At the same time, the radical Protestants in Paris were launching a massive campaign against the Catholic Church which became known as the Affair of the Placards—this name was given because of the placards that were posted everywhere denouncing the practices of the Catholic Church. King Francis I was so outraged that he countered with the brutal burning of six Protestants and twenty-four more over the next six months.
Calvin was forced to leave France for neighboring Switzerland where he and many other reformers found safe refuge. He ended up settling high in the Alps in Basel. Here he hoped to withdraw from public notice and give himself to writing. He completed the 520-page first edition of the famous Institutes of Christian Religion in August of 1535. What began as six chapters would evolve into eighty chapters before it was finished.
In 1536, the first edition was published in Basel and sent directly to King Francis I with a letter exposing his murderous spirit and exonerating the martyrs. No one in Basel knew Calvin was the author because few knew he was there. He had been living under the assumed name of Martianus Lucanius.3 Soon the book was being widely distributed and Calvin rose high in the ranks of influential reformers.
Destined for Geneva
Calvin made his way to Strasbourg in search of renewed anonymity and solitude. He again planned to settle down and continue writing. As he made his way there, he was forced to make a detour and spend the night in Geneva. Only planning to remain one night before heading on to Strasbourg, Calvin was caught off guard when his presence there was made known to a fiery evangelist named Farel.
This young man had taken the city for the Gospel and desperately needed help in organizing a long-term work to establish the Protestant believers there. His intention was to form a church and a school, but although he was a persuasive teacher, he lacked the organizational and administrative skills necessary. He hoped to convince Calvin to join him in leading the movement to make Geneva a Protestant stronghold.
Calvin bluntly refused the invitation. He did not feel compelled to step into such a public role and oversee the logistics of organizing an unprecedented Protestant church and school. His objective was to continue his writing in solitude. Farel was bold and tenacious as he unrelentingly plied Calvin to consider this work. He finally pointed his finger at Calvin and rebuked him sternly thundering, “If you refuse to devote yourself with us to the work . . . God will condemn you.”4 By September 1st, Calvin was in Geneva ready to begin work.
The Geneva’s First Pastor
Geneva was unusual in that its citizens had voted to “live by the Gospel” to the extent that the political powers supported complete reformation of the religious and moral life of the community. While Farel, the zealous preacher, would stir up the waters and draw a harvest of souls, it was Calvin, who wove the net in which to bring them safely home. The same diligence he gave to his studies and writing, now Calvin poured into building the new church and establishing an enlightened society. He flooded every area of the community with his insight and wisdom about theology, philosophy, government, languages, pedagogy, and debate. No area that he had studied over the years went untapped.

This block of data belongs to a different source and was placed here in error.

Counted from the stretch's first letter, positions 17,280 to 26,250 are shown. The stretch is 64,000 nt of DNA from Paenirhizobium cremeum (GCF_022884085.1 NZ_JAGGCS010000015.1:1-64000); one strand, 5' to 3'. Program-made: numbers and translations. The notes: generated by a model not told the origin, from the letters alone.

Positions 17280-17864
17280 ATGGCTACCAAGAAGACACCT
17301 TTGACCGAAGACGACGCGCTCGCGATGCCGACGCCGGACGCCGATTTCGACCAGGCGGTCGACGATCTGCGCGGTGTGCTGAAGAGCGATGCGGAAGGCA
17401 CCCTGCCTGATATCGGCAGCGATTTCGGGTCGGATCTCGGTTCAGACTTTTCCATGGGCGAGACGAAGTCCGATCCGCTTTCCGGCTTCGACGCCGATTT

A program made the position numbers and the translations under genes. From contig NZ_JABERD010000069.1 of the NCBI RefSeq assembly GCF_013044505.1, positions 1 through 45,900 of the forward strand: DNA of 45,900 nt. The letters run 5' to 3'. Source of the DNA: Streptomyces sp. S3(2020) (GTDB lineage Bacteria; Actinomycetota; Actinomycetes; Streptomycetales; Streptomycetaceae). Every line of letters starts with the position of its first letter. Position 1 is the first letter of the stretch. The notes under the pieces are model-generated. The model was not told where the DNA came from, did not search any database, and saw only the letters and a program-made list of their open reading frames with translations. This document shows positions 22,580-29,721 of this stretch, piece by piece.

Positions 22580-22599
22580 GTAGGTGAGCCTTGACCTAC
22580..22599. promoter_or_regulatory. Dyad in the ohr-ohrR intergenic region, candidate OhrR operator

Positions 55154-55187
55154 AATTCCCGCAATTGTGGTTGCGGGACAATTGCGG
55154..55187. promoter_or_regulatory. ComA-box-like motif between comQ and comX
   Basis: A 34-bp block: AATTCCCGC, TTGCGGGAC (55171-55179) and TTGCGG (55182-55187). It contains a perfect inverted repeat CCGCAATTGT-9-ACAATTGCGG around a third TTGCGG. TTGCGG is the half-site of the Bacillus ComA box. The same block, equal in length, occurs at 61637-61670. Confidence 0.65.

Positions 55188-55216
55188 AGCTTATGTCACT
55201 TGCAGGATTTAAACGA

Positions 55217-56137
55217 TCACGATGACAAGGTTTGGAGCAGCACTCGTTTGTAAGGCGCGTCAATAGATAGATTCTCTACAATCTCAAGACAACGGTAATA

Calvin literally turned the community upside down. Where the people were accustomed to serving the Church, the church under Calvin’s direction was developed to serve the people. Where there were loose morals, he brought in knowledge of the Scriptures so that common people could grasp the deep truths that would equip them to overcome sin. He created a confession of faith that was to be proclaimed by all who wished to be citizens stating that the Word of God was the ultimate authority; that natural man had no good in him; and that salvation, righteousness, and regeneration were in Jesus Christ alone.5
Musical praise in the local language was introduced to the people so that they could worship freely from their hearts. Before then, all songs during Mass were sung in Latin and few understood. Calvin planned an educational program that everyone was required to attend followed by a rule of excommunication for those who failed to live by God’s standards. They refused to allow people who did not live up to those standards to take Communion. Struggles ensued over the strictness imposed on the city’s inhabits and a power struggle between the church leaders and government officials began to intensify.
Finally, in January of 1538, the political powers were forced to forbid Farel and Calvin from preaching because Calvin called them “a council of the devil” in one of his sermons, and the two were ordered to allow everyone to take Communion. Calvin and Farel continued to preach and turn away immoral people from the Communion table. A mob erupted outside the church threatening to kill both of them. By April, the government ordered them to leave the city. After appealing to the councils of Bern and Zurich to intervene on their behalf, Calvin and Farel were forced to give up their vision for Geneva. Or so they thought.